Days later, Winter Storm Juno hardly hits. Everyone on Twitter is mean to Bill de Blasio. I watch the following Vine on repeat.

He does not text me this entire time. I relent and text him first, ask him how the storm was. He says, "Lame cause you wernt [sic] around." I realize now he probably meant to type, "Fuck off." Autocorrect is a tricky thing these days. My phone corrects 'believe' to 'BELIEBE.'

Two days after that, I am forward. I ask some version of, "What are you up to tonight? Want to do pickelback shots and make out or something?" He responds, "Yes that sounds awesome but I'm busy tonight." He gives me a reason that I cross-reference with social media in an attempt to verify the information. He does not know I do this, but he is telling the truth.

We settle on the next day, but he is too hungover to hang out or to text me until 8:45PM. I believe this excuse, because he is 29 which is almost dead. I never hear from him again.

I break the wall of silence with a text a week later. It is tinged with desperation; I am embarrassed when he does not respond but I am not surprised. I send a final text the following day because he needs to know he needlessly led me on. It's made worse because he knows that men have disappeared on me before. I maintain that I let him off easy. I wish I had spoiled Game of Thrones for him, but I am only on season two.

For the next week, I am that scene in Gilmore Girls where Rory is drunk off the gasoline they put in the Founder's Day punch. She is vulnerable and miserable because rich-boy Logan couldn't pause his rich-boy monocle-shining for one single second to call her. She is lying on the bathroom floor, crying and desperate, saying, "Why doesn't he like me? Why doesn't he call me? What did I do?" And Lorelai strokes her hair, tells her it's alright, knows that it isn't. Because Rory is this smart, beautiful, witty girl who has every single thing going for her and yet she lets her self-worth be defined by this one stupid guy who doesn't call her. I think about my mother.

But I get over it, I move on quicker than before, I am hardened, I wasn't in love, have never been in love, may never be in love. My friend tells me he was a muppet-faced motherfucker, that I look like Marina and the Diamonds, that I was dating down. I do not believe her, but I appreciate the attempt to make me feel worthy, to put a bandaid over the bullet hole.

Weeks later, I am sick. I have the flu, but work piles on so I can't rest. The flu doesn't let up, I fall asleep while I write. I am newly insured so I go to a clinic. I get steroids, they take blood, I have mono.

There is no happy ending here, no moral of the story. Sometimes life gives you lemons and sometimes life pours lemon juice and acid into your open wounds and doesn't let up until you beg for death. Then it doesn't let you die. The acid burns brighter. This is what I have learned.

I am, effectively, over it: Over the mono, over the boy. We talked for about a month, I wasn't worth a "No thanks," he wasn't worth a 30 dollar cab ride. So it goes.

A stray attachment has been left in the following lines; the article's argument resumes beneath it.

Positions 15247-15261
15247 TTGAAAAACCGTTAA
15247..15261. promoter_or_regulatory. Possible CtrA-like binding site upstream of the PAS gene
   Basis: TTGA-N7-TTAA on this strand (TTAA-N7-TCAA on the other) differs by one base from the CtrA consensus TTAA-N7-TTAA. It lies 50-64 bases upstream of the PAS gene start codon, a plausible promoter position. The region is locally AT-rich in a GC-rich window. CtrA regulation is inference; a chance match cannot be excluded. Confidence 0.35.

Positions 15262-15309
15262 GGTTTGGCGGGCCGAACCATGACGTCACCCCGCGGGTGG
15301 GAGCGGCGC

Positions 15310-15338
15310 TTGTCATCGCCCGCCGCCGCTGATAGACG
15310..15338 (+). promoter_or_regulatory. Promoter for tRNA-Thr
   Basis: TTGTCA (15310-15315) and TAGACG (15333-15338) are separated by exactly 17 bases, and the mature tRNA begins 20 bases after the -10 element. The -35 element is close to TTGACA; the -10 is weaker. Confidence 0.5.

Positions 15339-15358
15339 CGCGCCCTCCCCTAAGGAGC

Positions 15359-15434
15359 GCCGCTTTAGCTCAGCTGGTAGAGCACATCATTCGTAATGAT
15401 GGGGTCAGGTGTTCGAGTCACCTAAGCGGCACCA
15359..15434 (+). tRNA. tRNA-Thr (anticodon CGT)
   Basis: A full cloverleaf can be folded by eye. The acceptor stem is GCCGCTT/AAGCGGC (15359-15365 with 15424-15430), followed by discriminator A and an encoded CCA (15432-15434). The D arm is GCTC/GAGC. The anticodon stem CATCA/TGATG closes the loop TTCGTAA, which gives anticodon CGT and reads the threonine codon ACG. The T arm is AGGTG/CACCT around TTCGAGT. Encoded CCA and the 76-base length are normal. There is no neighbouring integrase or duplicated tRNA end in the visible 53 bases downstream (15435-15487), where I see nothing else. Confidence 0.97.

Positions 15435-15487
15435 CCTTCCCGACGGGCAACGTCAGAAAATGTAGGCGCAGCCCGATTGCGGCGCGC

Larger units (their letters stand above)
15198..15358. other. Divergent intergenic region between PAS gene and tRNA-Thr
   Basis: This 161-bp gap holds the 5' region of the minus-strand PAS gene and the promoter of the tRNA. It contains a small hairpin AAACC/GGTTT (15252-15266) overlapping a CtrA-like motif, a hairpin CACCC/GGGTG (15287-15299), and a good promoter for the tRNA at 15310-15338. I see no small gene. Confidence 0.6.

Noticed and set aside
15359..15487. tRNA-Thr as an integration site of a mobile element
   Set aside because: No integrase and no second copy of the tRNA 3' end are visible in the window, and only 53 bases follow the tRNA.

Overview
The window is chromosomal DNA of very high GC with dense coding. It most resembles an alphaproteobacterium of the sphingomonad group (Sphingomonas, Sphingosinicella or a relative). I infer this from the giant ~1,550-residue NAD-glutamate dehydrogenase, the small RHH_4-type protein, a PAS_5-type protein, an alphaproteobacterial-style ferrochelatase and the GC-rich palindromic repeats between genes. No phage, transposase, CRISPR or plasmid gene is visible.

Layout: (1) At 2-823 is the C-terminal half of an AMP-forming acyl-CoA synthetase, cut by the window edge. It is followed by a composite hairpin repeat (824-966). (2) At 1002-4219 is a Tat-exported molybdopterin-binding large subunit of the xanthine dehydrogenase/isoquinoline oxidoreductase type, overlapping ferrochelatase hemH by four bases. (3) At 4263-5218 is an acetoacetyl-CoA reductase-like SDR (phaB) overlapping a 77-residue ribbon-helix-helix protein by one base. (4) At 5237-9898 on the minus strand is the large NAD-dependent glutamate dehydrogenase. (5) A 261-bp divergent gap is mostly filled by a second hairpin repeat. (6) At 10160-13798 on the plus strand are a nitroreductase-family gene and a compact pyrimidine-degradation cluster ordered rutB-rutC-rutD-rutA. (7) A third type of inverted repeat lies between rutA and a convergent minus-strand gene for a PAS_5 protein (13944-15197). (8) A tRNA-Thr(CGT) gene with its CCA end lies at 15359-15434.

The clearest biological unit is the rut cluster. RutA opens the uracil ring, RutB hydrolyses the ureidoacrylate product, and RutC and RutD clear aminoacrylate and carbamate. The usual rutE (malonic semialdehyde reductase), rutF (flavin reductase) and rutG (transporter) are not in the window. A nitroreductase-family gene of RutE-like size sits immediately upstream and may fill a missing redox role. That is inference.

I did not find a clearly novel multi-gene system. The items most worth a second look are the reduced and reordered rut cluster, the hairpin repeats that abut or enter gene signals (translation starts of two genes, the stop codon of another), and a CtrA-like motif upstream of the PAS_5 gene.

Saturday, January 24, 2015

Cat Cafe? More Like Crap Cafe Where Nothing Happens

If you know anything about me at all, it is that my desire to hang out with animals will always outweigh my want for human companionship. Said desire extends to dogs, cats, rodents, maybe birds. I fail to think of an animal that I do not have a natural and inexplicable affinity for, except for most reptiles but they don't count because they do not deserve love.

When I first heard about the opening of a cat cafe in New York City, I was like a 12-year-old girl at a One Direction concert. (I was like myself at a One Direction concert.) I soon found out actually experiencing the cat cafe is more like being a normal person at a Phish concert: it is never-ending and anyone obviously deriving joy from it is likely on a multitude of drugs. I feel it is safe to say that my visit to the cat cafe may be the least amount of fun I have ever had in my entire life. And I say this as someone who once attended a silent rave while listening to a dead iPod.

For those of you unaware of its beginnings, the cat cafe first originated in Taipei fifteen years ago. That means it took fifteen years to build a Hub of Disappointment in New York City that has zero relation to the MTA. If you are unsure of what a cat cafe is, sound it out. It is the most self-explanatory phrase in the world.

Cat Cafe is cats + cafe. It is supposed to be the happiest place on Earth, unless you are deathly allergic to cats -- in which case it still manages to be the happiest place on Earth if you are a piece of shit who people want dead.

New York City's cat cafe (called the 'Meow Parlour' because we are now in England) currently has a wait list that extends well into March. You would think it housed something rare and extraordinary, like the entirety of the 27 club and the half-ghosts of all its future members resurrected in an underground lair that leads to Atlantis.

Perhaps that is an exaggeration, but I figured that, at the very least, there would be cats and coffee present. Those were my minimal expectations.